If Stocks Keep Soaring, Get to Know These Leveraged ETFs
Another day, another intrday record for the Dow Jones Industrial Average. Buoyed by a stronger-than-expected February jobs report, U.S. stocks continue to grind higher.
Friday's action is of the modesty variety, perhaps disappointing eager bulls that were expecting more on the back of the jobs report.
Despite the Friday lethargy, nearly 300 ETFs tracking a variety of asset classes and sectors are close to or have already made new highs.
That can be interpreted as a positive sign and perhaps open the door for aggressive traders to embrace some bullish leveraged ETFs.
With the benefit of the SPDR S&P 500 (NYSE: SPY) rising nearly nine percent year-to-date, plenty of leveraged bull ETFs have soared as well and now look overbought.
When it comes to using these funds over the next few weeks, the key for traders is focusing on situations, meaning identification of leveraged ETFs that are or close to a potential sweet spot that can lead to further near-term upside. Consider the following.
With good reason, too. The stress results released on Thursday were mostly positive and that was enough to extend XLF's impressive year-to-date performance which has the ETF hovering near a new 52-week high.
Bringing the conversation back to UYG, this double leveraged ETF is not a play on XLF. Rather, UYG attempts to deliver two times the daily performance of the index tracked by the iShares Dow Jones U.S. Financial Sector Index Fund (NYSE: IYF), an ETF that has slightly outpaced XLF this year.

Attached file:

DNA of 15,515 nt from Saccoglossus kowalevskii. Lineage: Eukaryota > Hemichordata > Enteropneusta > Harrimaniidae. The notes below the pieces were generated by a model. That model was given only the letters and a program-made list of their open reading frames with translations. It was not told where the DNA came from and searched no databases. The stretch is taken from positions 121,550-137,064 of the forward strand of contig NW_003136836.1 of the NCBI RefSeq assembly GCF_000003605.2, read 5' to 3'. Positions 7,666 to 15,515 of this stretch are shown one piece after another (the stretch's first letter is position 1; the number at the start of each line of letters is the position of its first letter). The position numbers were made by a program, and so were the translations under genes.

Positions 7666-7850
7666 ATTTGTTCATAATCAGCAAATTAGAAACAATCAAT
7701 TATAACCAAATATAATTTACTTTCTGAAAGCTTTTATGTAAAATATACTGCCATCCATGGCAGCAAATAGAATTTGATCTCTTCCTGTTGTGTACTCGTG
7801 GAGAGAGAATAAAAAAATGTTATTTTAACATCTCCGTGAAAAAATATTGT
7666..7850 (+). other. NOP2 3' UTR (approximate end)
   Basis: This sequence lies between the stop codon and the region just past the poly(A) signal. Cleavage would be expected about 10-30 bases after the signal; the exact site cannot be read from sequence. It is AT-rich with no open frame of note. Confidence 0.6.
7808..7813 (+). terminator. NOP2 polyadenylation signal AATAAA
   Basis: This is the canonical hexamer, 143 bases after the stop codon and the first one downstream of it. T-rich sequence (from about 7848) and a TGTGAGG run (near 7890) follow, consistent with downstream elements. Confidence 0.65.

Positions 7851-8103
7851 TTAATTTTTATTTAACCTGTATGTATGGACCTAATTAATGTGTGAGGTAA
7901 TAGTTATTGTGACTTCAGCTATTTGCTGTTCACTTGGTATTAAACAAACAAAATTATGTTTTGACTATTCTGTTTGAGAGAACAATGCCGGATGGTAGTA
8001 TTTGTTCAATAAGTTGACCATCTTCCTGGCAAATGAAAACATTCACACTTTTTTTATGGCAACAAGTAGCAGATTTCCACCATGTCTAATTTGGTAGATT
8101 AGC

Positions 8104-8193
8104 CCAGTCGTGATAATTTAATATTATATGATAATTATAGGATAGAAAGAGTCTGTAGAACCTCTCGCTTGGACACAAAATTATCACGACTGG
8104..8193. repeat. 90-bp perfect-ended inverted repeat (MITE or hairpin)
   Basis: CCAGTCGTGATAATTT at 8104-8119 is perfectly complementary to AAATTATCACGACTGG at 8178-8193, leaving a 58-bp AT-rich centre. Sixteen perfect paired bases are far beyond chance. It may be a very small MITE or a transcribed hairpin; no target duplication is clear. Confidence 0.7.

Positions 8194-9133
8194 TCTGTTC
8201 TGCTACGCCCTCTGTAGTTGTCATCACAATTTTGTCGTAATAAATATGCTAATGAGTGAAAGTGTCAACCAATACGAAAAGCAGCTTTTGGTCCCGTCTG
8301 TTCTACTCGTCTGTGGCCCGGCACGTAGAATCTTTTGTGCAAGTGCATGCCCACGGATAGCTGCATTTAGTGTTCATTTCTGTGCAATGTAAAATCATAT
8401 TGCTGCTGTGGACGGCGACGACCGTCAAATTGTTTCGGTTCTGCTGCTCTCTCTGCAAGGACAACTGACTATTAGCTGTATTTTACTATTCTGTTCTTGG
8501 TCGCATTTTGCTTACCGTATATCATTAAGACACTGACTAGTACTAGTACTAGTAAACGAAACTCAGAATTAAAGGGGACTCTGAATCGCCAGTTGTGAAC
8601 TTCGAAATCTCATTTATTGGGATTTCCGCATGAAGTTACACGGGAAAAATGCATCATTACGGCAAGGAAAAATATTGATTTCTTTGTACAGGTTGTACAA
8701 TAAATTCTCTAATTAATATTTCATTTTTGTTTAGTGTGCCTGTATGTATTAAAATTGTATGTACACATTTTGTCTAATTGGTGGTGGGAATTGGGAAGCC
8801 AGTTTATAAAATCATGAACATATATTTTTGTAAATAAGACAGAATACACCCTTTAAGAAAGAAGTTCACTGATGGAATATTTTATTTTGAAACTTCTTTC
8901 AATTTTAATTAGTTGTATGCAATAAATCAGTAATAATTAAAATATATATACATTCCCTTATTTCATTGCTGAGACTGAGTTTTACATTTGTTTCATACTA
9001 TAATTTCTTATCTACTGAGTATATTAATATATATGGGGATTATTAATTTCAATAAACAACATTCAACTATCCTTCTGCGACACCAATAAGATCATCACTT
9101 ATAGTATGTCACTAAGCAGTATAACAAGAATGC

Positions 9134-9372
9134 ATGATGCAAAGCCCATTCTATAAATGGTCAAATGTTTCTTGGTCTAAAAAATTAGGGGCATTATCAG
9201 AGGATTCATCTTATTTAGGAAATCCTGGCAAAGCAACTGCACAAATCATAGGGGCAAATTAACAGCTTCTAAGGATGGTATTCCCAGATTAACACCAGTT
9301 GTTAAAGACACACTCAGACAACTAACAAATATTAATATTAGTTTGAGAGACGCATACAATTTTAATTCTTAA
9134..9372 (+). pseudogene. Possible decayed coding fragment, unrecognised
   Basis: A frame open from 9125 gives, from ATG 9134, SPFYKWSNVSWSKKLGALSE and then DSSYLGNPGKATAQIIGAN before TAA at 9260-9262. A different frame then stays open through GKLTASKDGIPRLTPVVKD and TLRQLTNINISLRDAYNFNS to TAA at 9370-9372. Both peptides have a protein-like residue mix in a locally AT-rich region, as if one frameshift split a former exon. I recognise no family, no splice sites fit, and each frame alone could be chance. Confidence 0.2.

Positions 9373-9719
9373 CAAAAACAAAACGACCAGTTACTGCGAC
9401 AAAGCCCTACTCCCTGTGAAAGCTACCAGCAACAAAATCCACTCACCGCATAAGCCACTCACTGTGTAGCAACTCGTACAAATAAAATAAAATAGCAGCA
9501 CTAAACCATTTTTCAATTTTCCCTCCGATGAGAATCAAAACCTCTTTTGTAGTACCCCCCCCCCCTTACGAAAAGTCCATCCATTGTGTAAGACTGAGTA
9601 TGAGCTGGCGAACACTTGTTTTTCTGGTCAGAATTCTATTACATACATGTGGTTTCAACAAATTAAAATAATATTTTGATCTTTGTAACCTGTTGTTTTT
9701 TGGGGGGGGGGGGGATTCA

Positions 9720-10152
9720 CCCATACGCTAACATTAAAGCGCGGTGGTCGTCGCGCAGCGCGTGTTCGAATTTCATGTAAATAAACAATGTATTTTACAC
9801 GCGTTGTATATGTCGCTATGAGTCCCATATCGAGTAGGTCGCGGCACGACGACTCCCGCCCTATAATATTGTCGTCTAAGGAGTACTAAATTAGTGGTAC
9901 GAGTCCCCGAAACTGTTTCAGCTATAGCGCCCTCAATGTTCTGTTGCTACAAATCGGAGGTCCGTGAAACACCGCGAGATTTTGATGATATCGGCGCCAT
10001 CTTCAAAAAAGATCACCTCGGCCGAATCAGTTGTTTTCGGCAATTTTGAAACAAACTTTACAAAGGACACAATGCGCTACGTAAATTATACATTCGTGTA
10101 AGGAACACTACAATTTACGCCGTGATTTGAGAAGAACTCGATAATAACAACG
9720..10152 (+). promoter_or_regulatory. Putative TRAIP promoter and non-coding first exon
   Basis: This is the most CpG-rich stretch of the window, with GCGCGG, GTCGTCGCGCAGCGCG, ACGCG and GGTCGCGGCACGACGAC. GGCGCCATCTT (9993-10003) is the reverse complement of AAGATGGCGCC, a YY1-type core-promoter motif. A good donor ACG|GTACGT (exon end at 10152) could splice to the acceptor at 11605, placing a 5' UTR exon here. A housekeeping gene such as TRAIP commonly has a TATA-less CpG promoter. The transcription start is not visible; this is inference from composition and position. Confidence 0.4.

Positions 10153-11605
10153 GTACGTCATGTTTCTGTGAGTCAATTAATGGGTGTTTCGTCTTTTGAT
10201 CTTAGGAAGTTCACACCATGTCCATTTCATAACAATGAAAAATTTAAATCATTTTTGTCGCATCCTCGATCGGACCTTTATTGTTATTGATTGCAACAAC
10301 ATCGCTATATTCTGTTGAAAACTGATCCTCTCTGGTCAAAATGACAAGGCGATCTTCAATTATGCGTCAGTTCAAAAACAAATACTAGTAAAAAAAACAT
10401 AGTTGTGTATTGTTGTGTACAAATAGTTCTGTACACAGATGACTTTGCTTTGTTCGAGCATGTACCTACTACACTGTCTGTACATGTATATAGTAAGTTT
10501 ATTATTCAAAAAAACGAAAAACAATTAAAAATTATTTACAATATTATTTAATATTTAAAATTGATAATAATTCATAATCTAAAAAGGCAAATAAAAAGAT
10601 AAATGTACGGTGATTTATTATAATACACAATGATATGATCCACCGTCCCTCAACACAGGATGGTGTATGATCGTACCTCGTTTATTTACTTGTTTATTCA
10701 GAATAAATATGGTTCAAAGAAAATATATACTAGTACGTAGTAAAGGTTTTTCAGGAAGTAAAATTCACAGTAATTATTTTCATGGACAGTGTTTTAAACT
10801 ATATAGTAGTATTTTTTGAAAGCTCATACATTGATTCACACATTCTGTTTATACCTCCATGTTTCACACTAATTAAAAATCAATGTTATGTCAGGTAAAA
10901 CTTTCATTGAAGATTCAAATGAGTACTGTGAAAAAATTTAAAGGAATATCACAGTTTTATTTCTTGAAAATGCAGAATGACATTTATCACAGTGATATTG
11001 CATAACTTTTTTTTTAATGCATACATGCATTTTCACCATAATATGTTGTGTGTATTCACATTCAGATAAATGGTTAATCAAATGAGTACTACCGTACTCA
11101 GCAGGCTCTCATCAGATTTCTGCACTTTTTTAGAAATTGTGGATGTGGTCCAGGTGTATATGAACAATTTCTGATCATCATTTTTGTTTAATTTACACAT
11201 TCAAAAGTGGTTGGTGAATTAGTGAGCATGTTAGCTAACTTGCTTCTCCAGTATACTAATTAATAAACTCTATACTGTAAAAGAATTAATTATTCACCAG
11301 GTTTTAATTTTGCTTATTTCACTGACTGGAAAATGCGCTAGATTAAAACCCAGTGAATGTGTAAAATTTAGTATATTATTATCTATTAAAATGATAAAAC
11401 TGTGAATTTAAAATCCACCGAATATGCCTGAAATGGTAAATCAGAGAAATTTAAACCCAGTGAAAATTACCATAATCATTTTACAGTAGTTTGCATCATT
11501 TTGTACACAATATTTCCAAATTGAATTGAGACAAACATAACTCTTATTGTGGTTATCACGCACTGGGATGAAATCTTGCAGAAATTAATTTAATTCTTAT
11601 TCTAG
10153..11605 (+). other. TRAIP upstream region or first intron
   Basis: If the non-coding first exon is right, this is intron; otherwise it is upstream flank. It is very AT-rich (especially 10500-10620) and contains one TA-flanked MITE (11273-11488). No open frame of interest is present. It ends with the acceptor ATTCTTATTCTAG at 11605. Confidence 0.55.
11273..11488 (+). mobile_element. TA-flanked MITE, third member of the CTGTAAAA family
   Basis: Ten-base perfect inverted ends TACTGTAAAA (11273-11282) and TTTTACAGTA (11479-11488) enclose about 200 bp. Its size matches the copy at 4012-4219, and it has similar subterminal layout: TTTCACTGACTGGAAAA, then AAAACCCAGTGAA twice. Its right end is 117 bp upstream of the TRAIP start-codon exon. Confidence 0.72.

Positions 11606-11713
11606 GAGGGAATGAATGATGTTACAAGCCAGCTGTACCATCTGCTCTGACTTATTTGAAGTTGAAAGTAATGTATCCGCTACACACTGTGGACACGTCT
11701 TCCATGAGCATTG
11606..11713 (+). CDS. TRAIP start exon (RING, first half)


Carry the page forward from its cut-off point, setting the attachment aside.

As was noted on Thursday, the Comprehensive Capital Analysis and Review stress test results are due out next week.
That is when the Federal Reserve can approve or reject banks' capital plans such as dividends and share buybacks. In other words, a significant catalyst could be looming over the next few days for UYG.
One of the more obvious reasons to embrace BIB is that IBB is not just making new 52-highs, it is making all-time highs. So are the other major non-leveraged biotech ETFs such as the First Trust NYSE Arca Biotech Index Fund (NYSE: FBT) and the SPDR S&P Biotechnology ETF (NYSE: XBI).
Another reason to consider BIB is that biotech stocks have proven resilient to global macroeconomic headwinds. In other words, the sector's relatively low correlation to the S&P 500 can be a good thing.
ProShares UltraShort Yen (NYSE: YCS) Alright, so we fibbed a bit because the ProShares UltraShort Yen is a bearish play on the yen. However, that means it is a bullish play on the U.S. dollar against the Japanese currency.
Technicalities aside, USD/JPY is trading at its highest levels in nearly four years and the yen is battling with the British pound for the dubious honor of the world's worst-performing developed market currency in 2013.
Here is the lingering catalyst for YCS, though it will require hanging onto the ETF for a few weeks. The next Bank of Japan meeting is in early April and that will be the first with (presumably) Haruhio Kuroda at the helm. Prime Minister Shinzo Abe nominated Kuroda because the latter favors higher inflation and a weaker yen.
Along those lines, it would not be surprising to see BoJ announce new monetary stimulus measures that go into effect soon after the April meeting. That means the yen likely falls and YCS keeps going higher.
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